[GRASS-dev] GRASS and GPGPU
dylan.beaudette at gmail.com
Sun Mar 2 14:11:16 EST 2008
On Sunday 02 March 2008 09:55:17 am Dylan Beaudette wrote:
> On Sunday 02 March 2008 02:41:07 am Maciej Sieczka wrote:
> > Dylan Beaudette pisze:
> > > Some starters:
> > Also look at Glynn's comments not so long time ago:
> > http://www.nabble.com/forum/ViewPost.jtp?post=15573024&framed=y
> > Maciek
> Thanks for the reminder Maciek.
> However, (although I am not a GPU programmer) it looks like the concept of
> stream programming might fit into the GRASS approach of using simple
> formulations over optimized ones-- and here is why:
> many raster operations use constructs like the following:
> for x in rows:
> for y in cols:
> do_something(x,y, value)
> Based on my reading of the GPGPU documents it appears that it is possible
> to give the (libSh/Brook) library the do_something(x, y, value) function
> (called a kernel in stream processing) and the GPU will limplicitly perform
> the loop in parallel.
> If the functionality used in the inner-most loop can be reduced to simple
> operations, it shouldn't be too hard to "drop-in" GPGPU extensions.
Some more findings:
1. the Brook stream language relies on NVIDIA's Cg Compiler, which may not
work with anything but the latest video cards / drivers.
2. NVIDIA's CUDA SDK: this relies on very recent cards / drivers, and the
license agreement is a little vague. Also- code running on GPU's that are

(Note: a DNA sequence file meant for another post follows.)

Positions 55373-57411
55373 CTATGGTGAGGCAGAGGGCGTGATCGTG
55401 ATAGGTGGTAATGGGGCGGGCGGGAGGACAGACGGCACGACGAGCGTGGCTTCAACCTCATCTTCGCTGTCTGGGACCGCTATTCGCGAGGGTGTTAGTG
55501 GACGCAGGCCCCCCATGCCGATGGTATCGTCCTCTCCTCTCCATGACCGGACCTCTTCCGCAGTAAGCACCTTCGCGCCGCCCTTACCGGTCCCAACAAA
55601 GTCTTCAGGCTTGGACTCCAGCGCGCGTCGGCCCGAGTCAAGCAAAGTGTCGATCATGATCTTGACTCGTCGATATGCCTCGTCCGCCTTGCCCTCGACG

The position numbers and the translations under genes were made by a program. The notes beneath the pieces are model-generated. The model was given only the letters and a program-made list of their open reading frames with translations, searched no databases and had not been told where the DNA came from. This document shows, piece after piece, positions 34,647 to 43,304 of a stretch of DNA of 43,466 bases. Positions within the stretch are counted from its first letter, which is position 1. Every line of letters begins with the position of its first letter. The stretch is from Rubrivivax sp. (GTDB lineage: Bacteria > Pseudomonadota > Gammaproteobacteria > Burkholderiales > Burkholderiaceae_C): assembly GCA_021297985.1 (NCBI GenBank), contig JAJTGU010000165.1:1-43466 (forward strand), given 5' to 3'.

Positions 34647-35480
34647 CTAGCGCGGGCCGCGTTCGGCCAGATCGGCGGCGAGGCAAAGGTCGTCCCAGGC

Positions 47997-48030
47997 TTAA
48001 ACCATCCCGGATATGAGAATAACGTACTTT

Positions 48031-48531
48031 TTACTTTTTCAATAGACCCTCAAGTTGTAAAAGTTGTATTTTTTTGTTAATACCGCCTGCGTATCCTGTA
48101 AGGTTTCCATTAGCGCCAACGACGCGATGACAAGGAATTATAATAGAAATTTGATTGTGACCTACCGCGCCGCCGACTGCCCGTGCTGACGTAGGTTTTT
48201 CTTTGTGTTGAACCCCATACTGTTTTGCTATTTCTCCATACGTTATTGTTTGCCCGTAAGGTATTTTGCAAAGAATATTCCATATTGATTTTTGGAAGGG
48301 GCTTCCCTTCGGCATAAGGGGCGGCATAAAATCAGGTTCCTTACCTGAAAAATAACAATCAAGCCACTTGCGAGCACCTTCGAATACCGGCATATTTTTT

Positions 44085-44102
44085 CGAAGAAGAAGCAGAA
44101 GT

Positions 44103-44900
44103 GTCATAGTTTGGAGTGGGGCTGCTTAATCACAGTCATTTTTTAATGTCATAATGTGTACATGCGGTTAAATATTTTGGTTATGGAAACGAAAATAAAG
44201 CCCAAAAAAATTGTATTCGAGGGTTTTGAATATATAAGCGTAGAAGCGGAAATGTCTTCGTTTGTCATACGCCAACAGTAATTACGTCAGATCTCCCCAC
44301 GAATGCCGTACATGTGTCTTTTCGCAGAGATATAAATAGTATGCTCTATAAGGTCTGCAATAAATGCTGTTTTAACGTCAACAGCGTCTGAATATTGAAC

used for display can only run for 5 seconds. Therefore real code running on
the GPU would require a secondary dedicated GPU that is not being used to
3. libSh: this appears the be the most flexible/open implementation of GPGPU,
such that many NVIDIA/ATI cards are supported. It is a C++ extension, so
there is a deviation from the ANSI C standards used in GRASS.
I was able to compile libSh from their SVN source, after installing the
'freeglut3-dev' package (Debian/Unstable). The example files seem to compile
fine, although I cannot test them until I am back in my office. libSh and the
examples *seem* to be able to use my 4-yr old video card (GeForce FX
5600XT)-- so many of the cards in circulation should be supported by now.
The examples distributed with libSh are writted around standard GPU type
concepts -- streams of particles etc. There is a good page  which
describes the more general concept of implementing stream processing with
Getting to the limit of my C++ knowledge, so I have not been able to create a
simple test case yet. There appears to be extensive documentation on the
available matrix/geometry/trig methods, but they are in such small snippets
that it would take someone with more experience to stitch them into a
I wonder if Soren's groundwater flow routines could benefit from what libSh
has to offer?
Soil Resource Laboratory
University of California at Davis
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